On No Smoking Day the Chancellor must recognise a public health revolution that has already delivered a £96bn saving

By March 7, 2017Industry News

With National No Smoking Day coinciding with Budget Day, the Chancellor is urged to recognise the role of vaping in improving public health and saving billions of pounds for the NHS

The Chancellor will deliver his first budget on 8 March which is also National No Smoking Day, a day of public health campaigning designed to spur smokers into action to stop or reduce their smoking.

We know that the Chancellor will be looking to impose a rise in tobacco excise; but it is vital that he ignores calls from the EU to treat vaping products in the same way. Evidence from other European Countries demonstrates that imposing excise duties on vaping products puts at risk a potentially seismic public health opportunity that is already saving the NHS billions.

The public have displayed a huge vote of confidence in vaping; figures show that over 2.8million people have now embraced vaping.[1] Public Health England is clear that vaping is at least 95% less harmful than smoking, and this view is now being endorsed by the wider UK public health community. It is self-evident that adopting a harm reduction approach, the promotion of safer alternatives to those who would otherwise smoke, can bring enormous public health benefits.

Smoking levels are being drastically reduced by the availability of hugely popular vaping alternatives. The NHS values each person who quits smoking as saving £74,000[2]; even simple arithmetic shows that the smokers who have switched to vaping, and no longer smoke, already represent a saving of more than £96bn.[3]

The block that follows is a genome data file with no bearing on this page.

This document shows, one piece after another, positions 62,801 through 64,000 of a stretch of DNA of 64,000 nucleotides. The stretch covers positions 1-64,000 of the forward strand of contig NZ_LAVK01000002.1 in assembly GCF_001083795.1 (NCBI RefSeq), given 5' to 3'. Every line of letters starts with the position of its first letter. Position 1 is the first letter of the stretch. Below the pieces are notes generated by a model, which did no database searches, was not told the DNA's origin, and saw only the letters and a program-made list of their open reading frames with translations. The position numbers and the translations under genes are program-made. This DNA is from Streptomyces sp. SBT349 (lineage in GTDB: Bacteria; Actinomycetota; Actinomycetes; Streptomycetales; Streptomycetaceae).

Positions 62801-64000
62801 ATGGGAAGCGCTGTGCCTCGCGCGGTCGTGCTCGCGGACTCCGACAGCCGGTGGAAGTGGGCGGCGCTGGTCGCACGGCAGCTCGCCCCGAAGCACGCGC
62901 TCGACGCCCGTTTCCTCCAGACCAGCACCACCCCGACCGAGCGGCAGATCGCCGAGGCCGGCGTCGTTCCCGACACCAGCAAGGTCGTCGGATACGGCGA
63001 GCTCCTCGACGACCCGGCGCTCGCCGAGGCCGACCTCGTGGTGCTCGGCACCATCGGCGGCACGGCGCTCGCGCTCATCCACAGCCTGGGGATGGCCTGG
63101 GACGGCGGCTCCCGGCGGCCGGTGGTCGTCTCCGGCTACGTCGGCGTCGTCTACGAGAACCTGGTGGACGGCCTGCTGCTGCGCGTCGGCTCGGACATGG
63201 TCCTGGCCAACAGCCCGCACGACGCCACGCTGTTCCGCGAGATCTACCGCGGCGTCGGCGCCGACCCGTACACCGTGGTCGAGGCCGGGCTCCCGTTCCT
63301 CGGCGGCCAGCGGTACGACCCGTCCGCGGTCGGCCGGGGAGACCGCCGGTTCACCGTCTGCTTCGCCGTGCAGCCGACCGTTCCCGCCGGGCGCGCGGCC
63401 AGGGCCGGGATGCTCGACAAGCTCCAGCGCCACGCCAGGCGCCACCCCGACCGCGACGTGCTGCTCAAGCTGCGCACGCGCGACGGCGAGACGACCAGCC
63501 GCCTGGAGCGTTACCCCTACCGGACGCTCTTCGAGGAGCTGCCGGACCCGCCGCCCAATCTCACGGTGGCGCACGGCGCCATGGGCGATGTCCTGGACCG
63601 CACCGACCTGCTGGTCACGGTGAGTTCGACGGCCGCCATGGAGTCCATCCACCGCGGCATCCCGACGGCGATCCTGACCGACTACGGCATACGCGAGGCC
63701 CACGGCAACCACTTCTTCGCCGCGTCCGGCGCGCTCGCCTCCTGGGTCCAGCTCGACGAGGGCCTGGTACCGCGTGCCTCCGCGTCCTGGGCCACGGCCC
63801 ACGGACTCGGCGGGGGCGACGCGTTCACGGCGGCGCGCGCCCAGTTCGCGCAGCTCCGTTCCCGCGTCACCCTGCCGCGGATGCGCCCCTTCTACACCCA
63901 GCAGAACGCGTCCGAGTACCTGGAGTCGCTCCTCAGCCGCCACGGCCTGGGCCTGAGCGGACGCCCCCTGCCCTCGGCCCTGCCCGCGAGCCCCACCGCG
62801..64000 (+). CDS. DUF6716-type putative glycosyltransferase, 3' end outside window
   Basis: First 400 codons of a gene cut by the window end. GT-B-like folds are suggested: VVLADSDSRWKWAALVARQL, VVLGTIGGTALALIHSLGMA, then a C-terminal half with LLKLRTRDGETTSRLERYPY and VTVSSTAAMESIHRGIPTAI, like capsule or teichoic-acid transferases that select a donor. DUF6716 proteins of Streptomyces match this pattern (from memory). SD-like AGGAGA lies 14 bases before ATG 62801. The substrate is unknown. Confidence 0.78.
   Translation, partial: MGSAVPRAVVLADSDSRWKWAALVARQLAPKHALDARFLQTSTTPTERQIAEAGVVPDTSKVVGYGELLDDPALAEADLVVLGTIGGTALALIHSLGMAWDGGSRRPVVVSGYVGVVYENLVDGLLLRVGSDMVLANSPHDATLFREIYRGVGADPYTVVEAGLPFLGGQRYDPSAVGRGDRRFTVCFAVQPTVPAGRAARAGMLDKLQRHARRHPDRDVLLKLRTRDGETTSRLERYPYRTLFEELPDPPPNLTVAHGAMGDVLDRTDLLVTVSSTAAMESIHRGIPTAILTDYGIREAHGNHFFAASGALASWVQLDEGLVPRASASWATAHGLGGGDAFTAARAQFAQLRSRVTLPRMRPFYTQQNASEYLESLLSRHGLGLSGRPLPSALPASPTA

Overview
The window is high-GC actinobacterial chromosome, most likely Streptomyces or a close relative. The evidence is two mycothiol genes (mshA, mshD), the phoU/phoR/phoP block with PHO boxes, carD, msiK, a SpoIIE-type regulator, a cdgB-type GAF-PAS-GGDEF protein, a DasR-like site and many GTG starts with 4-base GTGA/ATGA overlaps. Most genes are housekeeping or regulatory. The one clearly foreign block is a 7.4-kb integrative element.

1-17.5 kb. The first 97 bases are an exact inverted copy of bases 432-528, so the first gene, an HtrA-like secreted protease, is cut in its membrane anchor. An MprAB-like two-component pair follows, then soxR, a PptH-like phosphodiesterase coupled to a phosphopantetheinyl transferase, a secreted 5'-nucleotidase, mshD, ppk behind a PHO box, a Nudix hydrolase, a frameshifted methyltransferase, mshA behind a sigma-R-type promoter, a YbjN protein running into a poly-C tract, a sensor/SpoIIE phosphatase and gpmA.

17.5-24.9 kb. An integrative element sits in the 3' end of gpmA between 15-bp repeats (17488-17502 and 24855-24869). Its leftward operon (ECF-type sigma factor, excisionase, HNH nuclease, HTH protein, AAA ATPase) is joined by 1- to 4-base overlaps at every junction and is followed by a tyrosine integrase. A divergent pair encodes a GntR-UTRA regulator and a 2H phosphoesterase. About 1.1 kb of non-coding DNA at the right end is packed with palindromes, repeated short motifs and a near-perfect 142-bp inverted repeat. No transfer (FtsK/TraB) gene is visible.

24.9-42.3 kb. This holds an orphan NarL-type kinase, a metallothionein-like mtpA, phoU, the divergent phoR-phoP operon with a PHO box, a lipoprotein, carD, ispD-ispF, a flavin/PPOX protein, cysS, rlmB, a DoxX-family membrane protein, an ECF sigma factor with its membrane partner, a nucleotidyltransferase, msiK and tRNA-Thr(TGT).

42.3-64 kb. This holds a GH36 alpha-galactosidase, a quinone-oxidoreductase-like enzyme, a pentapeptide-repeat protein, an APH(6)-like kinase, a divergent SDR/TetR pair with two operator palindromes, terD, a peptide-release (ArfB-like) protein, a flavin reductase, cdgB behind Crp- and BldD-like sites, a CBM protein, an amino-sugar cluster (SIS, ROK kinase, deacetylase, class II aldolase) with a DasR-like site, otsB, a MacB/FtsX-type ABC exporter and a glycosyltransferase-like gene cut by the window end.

It would make no sense for the Chancellor to ignore these benefits and elect instead to follow the example of European Commission; the architects of the ill designed vaping regulations[4] who to date have ignored the UK’s harm-reduction approach and are instead seemingly prioritising excise measures on vaping products.

Mark Pawsey MP, Chairman of the All-Party Parliamentary Group on e-cigarettes, said “Our cross-party group has taken evidence from many representatives of the public health and research community, as well as from vapers and the vaping industry itself. What is clear is that the key driver in the popularity of e-cigarettes is the desire from smokers to switch to a much less harmful alternative. The UK is a leader in harm-reduction policy, and it is important that we continue to be. I am sure the Chancellor will be led by the evidence, and the evidence suggests that punitive taxation on vaping products discourages their uptake. Given the cost savings they potentially represent to the health service; punitive measures would surely be a backward step.”

Charles Hamshaw-Thomas, UK Vaping Industry Association added, “In this week’s Budget it is essential that the Chancellor recognises the very real public health opportunity and savings for the nation’s coffers that vaping products represent.

“With the NHS valuing a successful ‘smoking quit’ at £74,000, the almost half of Britain’s 2.8m vapers who no longer smoke already represent a saving of £96bn. With there still being approximately 9 million smokers in the UK just imagine the savings if we get more of them to switch? They say Mr Hammond has an eye for detail, so surely he can see how those numbers stack up, particularly while occupying the national platform he has on No Smoking Day.”

[1] Parliamentary Office of Science and Technology, August 2016, page 2 http://researchbriefings.parliament.uk/ResearchBriefing/Summary/POST-PN-0533

[2] Parliamentary Office of Science and Technology, January 2014, http:// researchbriefings.files.parliament.uk/documents/POST-PN-455/POST-PN-455.pdf

[3] Of the 2.8 million adults using vaping products, 1.3 million are ex-smokers. See ASH Fact Sheet on the use of electronic cigarettes (vapourisers) among adults in Great Britain, May 2016, http://ash.org.uk/information-and-resources/fact-sheets/use-of-electronic-cigarettes-vapourisers-among-adults-in-great-britain/

[4] Tobacco Products Directive, Article 20, http://ec.europa.eu/health//sites/health/files/tobacco/docs/dir_201440_en.pdf

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